Traditional product advertising — full-page magazine ads and 30-second television commercials — may be going the way of the rotary phone. Emerging concepts such as crowdsourcing, viral Internet campaigns, product placements and guerilla promotions will dominate the marketing and advertising landscape in 2012 and beyond, says a marketing expert at Washington University in St. Louis.
“Traditional expensive advertising is no longer effective given all the clutter, as well as the emergence of technologies, like digital video recorders, that block the ads from even being viewed, much less absorbed, by consumers,” says Seethu Seetharaman, PhD, the W. Patrick McGinnis Professor of Marketing at Olin Business School.
Seetharaman says the success of “ingeniously crafted” inexpensive viral ad campaigns, such as BlendTec’s “Will it Blend?” YouTube campaign for its blenders, indicates that such non-traditional, low-cost/high-impact promotional campaigns will be on the rise moving forward.
Product placements, though they’ve been around a long time, will continue to gain popularity as well in place of more traditional advertising, he says.
“The movie Transformers 3 created a record, even by Hollywood standards, in terms of the number of brands that were ‘product placed’ within the movie,” Seetharaman says. “This will catch on in the future, although the concept of product placements goes back to the times of the Marx Brothers.”
The reason for its reemergence, he says, is that there are very few opportunities these days to get consumers in a “captive” mode of having no choice but to take in the brand being advertised.
“One of those few opportunities is being stuck in a dark auditorium, consuming entertainment, having no choice of whitening out a brand on screen, or using a DVR to fast-forward,” Seetharaman says. “In fact, product placements are also on the rise in sitcoms, video games and other media for the same reason.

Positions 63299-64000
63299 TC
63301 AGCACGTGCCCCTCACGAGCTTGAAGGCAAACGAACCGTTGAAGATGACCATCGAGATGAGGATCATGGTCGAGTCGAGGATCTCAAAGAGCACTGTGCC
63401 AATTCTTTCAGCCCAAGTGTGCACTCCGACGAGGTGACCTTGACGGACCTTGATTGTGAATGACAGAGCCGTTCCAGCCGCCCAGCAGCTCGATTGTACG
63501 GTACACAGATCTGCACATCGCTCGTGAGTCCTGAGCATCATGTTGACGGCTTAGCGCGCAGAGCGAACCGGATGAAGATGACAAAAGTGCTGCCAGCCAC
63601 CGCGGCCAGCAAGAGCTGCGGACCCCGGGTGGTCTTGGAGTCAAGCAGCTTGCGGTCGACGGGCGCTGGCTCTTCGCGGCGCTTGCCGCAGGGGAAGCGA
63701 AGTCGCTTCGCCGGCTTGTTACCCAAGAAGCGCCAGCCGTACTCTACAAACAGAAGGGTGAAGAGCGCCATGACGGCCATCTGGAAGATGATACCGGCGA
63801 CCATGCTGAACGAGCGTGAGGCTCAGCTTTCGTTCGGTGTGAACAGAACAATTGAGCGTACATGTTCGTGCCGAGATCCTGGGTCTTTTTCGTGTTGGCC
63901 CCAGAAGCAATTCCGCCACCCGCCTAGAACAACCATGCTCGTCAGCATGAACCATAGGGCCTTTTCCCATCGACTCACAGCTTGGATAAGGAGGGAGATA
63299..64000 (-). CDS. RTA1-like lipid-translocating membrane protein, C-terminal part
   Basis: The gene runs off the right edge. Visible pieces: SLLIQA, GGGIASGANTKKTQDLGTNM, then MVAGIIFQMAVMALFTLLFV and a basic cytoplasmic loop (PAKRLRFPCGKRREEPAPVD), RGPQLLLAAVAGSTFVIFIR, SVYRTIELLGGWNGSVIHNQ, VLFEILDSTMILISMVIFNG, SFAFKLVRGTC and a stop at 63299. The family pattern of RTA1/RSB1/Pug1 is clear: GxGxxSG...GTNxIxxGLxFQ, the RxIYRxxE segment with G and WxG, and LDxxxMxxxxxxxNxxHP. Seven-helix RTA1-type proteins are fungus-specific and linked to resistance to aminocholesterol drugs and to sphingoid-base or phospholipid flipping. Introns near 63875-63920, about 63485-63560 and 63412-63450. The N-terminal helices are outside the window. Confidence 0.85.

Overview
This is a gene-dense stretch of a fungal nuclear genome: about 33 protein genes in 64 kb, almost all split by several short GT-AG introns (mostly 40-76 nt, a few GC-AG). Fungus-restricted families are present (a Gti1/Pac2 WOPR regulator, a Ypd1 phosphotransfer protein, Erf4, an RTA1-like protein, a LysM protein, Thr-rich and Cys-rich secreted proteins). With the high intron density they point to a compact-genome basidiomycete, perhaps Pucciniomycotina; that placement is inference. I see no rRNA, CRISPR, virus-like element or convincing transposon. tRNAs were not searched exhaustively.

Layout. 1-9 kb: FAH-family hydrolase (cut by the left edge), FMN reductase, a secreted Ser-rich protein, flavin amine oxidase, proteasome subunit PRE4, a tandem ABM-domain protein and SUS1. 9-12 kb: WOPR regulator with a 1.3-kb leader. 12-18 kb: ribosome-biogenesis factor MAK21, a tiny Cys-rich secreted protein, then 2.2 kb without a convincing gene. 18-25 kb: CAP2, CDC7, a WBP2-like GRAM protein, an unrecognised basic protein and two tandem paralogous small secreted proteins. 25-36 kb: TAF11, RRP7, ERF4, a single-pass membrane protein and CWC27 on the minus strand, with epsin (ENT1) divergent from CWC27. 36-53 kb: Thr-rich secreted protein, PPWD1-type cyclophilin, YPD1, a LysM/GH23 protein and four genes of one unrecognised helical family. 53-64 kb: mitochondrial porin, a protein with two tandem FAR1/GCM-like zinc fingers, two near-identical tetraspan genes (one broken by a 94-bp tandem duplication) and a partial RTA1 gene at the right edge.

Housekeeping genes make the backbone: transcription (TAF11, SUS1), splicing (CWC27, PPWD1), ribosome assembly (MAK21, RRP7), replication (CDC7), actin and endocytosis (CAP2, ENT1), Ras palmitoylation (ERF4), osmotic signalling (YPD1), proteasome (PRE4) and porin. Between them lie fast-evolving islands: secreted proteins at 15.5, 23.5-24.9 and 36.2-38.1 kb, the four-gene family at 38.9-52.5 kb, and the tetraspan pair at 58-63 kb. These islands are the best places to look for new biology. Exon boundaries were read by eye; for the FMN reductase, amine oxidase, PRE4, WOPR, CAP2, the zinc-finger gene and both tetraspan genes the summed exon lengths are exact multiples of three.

“In fact,” he says, “pre-movie advertising interspersed between movie trailers will increase as well.”
Social media will play a critical role in product development, as well as advertising.
“I think crowdsourcing is only going to increase,” Seetharaman says.
Crowdsourcing refers to the open innovation model, pioneered by sites like Threadless.com, where customers design and vote on new product designs.
This allows them to take active charge of the new product development process, rather than reacting to product concepts developed by firms, he says.
“This product development model has already moved to information markets like the Huffington Post, and is now moving to high-ticket products such as furniture and cars, albeit for limited target markets for now,” Seetharaman says.
Given the popularity of campaigns such as the T-Mobile Flash Mob, one is more likely to see non-traditional “grassroots” campaigns get more noticed than traditional billboard advertising in city streets.
“With the explosion of smartphones, these grassroots campaigns are swiftly recorded by people and then posted on YouTube in short order, which then makes these guerilla campaigns go viral in a big way,” Seetharaman says. “This ‘guerrilla promotion’ style of advertising will blossom in 2012 and beyond.”